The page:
Crews resumed the search for one of two teenage hikers missing in Southern California's Cleveland National Forest, the morning after Kyndall Jack's male companion, Nicholas Cendoya, was found dehydrated and disoriented in heavy brush.
Searchers aided by a sheriff's helicopter with infrared sensors were on the scene early Thursday hoping to locate Kyndall Jack, 18.
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Kyndall Jack's friend, Nicholas Cendoya, 19, was discovered by another hiker shortly before 8 p.m. Wednesday and airlifted to a hospital. He was talking to paramedics but struggling to answer questions about what had happened and where Jack might be.
"Nicholas Cendoya was extremely confused and disoriented," said Orange County Sheriff's Lt. Jason Park.
Sheriff's investigators planned to talk to him at length once he was recovering at Mission Hospital in Mission Viejo. They hoped to get more direction on where to look for Jack, who was hiking with Cendoya Sunday when the pair made a 911 call from a dying cellphone and set off the search.
The hiker who came across Cendoya went for help and found a firefighting training crew not involved in the search that just happened to be nearby, Park said.
They found Cendoya about a half-mile south of where much of the search had focused. He was surrounded by so much vegetation that the helicopter rescue crew had trouble keeping track of him once they found him.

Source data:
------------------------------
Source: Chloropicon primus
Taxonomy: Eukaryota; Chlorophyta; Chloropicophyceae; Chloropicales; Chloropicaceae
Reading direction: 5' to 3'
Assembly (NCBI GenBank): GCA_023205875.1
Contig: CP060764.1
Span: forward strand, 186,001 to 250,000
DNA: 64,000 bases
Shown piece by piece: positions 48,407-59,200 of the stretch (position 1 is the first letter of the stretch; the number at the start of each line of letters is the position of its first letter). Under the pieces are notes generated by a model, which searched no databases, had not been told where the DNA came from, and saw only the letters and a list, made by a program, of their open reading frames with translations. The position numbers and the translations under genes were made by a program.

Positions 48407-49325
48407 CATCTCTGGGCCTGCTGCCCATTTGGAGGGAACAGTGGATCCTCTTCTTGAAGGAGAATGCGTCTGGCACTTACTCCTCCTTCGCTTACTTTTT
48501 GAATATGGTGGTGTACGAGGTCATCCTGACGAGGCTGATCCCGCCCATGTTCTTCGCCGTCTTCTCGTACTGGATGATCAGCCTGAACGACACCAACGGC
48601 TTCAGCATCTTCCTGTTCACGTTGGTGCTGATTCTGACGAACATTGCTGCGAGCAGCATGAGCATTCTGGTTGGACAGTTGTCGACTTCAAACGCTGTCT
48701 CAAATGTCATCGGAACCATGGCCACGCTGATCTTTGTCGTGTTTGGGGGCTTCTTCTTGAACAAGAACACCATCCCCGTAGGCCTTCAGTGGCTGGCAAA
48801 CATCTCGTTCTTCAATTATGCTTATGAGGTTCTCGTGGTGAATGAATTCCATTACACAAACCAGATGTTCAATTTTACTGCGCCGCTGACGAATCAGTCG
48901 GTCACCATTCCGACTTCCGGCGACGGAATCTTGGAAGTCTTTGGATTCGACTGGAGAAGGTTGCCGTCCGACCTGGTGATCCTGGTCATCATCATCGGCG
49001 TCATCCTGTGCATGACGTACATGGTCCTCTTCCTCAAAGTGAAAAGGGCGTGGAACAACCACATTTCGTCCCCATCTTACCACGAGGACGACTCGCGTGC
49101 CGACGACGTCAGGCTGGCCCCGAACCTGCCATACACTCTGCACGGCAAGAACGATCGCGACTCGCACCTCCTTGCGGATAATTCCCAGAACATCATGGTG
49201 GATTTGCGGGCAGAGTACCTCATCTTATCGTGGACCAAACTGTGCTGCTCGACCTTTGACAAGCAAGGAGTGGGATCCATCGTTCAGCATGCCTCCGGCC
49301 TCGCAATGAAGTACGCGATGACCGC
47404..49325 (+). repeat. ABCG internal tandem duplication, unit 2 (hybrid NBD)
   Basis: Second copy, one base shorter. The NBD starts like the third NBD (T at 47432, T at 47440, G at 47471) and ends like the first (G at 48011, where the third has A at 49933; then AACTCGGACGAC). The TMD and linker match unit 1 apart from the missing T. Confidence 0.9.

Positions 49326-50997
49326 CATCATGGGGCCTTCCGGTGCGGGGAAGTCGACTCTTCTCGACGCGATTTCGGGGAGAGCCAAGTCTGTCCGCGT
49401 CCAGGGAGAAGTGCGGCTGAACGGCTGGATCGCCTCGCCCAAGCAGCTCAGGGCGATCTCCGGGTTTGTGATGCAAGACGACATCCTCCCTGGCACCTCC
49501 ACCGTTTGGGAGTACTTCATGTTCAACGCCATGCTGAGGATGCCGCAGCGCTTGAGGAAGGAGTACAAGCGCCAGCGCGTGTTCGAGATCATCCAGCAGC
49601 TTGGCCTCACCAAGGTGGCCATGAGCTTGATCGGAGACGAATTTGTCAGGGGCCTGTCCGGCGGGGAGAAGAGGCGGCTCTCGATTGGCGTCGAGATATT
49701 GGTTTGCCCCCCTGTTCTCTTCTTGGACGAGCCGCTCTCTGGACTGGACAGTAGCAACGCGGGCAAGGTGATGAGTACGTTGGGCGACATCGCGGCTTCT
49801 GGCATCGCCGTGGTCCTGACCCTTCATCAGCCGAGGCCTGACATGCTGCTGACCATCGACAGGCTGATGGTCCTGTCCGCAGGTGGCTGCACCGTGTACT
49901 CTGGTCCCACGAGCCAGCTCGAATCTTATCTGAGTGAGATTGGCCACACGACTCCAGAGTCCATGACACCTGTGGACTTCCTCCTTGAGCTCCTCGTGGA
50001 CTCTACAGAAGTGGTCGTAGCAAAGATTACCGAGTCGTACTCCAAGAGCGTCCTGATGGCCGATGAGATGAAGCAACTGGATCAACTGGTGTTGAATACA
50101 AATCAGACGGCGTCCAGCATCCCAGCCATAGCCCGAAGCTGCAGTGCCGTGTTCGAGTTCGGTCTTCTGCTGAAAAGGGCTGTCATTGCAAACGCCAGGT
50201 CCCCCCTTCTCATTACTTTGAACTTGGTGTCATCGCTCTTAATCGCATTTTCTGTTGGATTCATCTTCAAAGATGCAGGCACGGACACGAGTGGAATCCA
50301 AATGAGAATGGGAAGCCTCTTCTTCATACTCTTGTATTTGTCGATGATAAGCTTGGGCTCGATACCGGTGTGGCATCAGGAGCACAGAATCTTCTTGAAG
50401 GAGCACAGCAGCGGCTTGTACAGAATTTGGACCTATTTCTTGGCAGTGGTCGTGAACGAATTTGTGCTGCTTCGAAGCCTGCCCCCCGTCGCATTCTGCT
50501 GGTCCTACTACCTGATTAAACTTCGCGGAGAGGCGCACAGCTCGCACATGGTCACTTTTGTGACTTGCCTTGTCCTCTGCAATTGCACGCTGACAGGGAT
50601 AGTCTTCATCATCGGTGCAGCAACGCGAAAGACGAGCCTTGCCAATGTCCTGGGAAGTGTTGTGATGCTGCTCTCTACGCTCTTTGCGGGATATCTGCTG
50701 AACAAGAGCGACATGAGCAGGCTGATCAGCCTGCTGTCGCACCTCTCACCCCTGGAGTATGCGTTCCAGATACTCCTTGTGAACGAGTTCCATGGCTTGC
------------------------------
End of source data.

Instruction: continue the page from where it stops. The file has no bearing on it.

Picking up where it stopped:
"When the rescuer was lowered he lost sight of him," said Division Chief Kris Concepcion of the Orange County Fire Authority. "That's how thick the brush was."
Several dozen searchers with help from helicopters had been combing the rugged hills of Trabuco Canyon in the national forest.
Two volunteers got lost themselves and had to be airlifted out Wednesday afternoon. They were searching the area because the Sunday 911 call was traced to a nearby cell tower, Orange County Fire Authority Capt. John Muir.
Muir said earlier that Cendoya and Jack's "probability for survival is good" with mild weather both day and night.
The two were believed to have gone off trail near Holy Jim Trail, a tree-lined dirt path along a creek that leads to a waterfall and is popular with day hikers.
In the 911 call, they said they were about a mile from Jack's car, which was parked at a trailhead, but rescuers expanded the search when they weren't found nearby.
Jack's mother drew a message on the car's dusty windshield that read: "Kyndall — we r looking wont stop love you mom," and signed it with a heart.
"When you're disoriented because you're out of breath and tired and you think you're one mile away, you could be potentially three or four miles away," Muir said Wednesday afternoon. "There's a lot of ground to cover."
The area is in a section of the national forest in the Santa Ana Mountains, which lie along the border of Orange and Riverside counties southeast of Los Angeles. The trail ranges in elevation from about 2,000 feet to about 4,000 feet.
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